In the summer of 2008 I volunteered with Youth Challenge International (YCI) in Morogoro, Tanzania. Through this overseas program, I worked with the Faraja Trust Fund, a local organization that provides support services for individuals and communities affected by HIV/AIDS. With the Faraja Trust Fund and locally-based YCI staff, I developed and taught life skills and health classes at the Kilakala Youth Center, and participated in the home-based care programme.
The YCI experience was beneficial to me in several ways. At the time, I had just completed the first year of a Masters program in Sociology and Collaborative International Development Studies, and was intensely working on my thesis. I recognized the need to step out of the classroom and go overseas to deepen my understanding of the international development field, and upon deciding to volunteer with YCI, I received generous support from my community, family, and university.
The YCI trip was my first time to Africa, and it helped to ground my studies and provided insights into how things often occur ‘on the ground’ in development. I was also able to witness the dedication and strength of the community based organizations, which were able to make meaningful and significant contributions to their local community through their creative and relevant programming. This demonstrated to me the great importance of participation from the local community in identifying and resolving issues effecting development.
Returning to my studies in the fall 2008, I had gained a sense of how international development works in practice, achieved a renewed dedication to the field, and appreciation for champions working in it. From my time in Tanzania, my skills in facilitating workshops and classes were refined, and my ability to adapt to new situations grew. I also developed great friendships with people in Morogoro, which are still flourishing two years later.
Since my YCI experience, I have completed my thesis on women’s participation in reconciliation processes in Sierra Leone, Rwanda, and South Africa, and obtained my Masters degree. I began working with the International Development Research Centre (IDRC) in April 2009, and am presently the Research Intern for the Women’s Rights and Citizenship (WRC) program. In brief, the WRC program supports applied research in the field of women’s rights, citizenship and development, and contributes to bringing Southern women’s voices into current debates in the international gender and development field.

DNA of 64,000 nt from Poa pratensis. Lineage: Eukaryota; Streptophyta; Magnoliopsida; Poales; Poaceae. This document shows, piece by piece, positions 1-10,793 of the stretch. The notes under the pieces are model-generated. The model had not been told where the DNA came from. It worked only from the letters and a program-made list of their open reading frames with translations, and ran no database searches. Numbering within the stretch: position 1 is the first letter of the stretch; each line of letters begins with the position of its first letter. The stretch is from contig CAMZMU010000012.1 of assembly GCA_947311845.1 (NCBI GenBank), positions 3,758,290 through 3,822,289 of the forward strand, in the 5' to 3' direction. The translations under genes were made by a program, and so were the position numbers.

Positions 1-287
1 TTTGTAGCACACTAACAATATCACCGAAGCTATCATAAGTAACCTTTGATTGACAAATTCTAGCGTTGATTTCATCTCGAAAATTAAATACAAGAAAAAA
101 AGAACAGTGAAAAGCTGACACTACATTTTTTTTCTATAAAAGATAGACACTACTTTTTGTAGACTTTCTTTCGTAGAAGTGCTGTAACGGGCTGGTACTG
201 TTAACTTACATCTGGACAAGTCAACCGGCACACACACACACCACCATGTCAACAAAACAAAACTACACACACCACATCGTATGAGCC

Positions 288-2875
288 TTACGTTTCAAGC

As part of my internship, I developed and have carried out an individual research project, which explores women’s access to justice within the formal and customary law systems in Sierra Leone, and recently completed field work in the country. Further, through my experience with the WRC program, I was able to participate in the 54th UN Commission on the Status of Women, and have been involved in the shaping of the “Democratic Governance, Women’s Rights and Gender Equality” initiative, which is supporting new research on whether and how governance systems, institutions and processes are responding to women’s rights, needs, and interests.
From the beginning of my YCI experience and continuing to today, the YCI staff in Toronto and Morogoro have been extremely helpful and accessible. I highly recommend YCI’s international programs, as an opportunity for personal growth and as a way to meaningfully contribute to positive change globally.
– Carley Robb, YCI Youth Ambassador. Carley volunteered on a 6-week project with YCI in Tanzania in the summer of 2008. Carley is now the Research Intern for the Women’s Rights and Citizenship (WRC) program with the International Development Research Centre.
There is limited space left in the 8 week winter project to Tanzania. Click here for more information.
Want to learn what other YCI alumni are up to? Check out our blog’s Alumni Update category.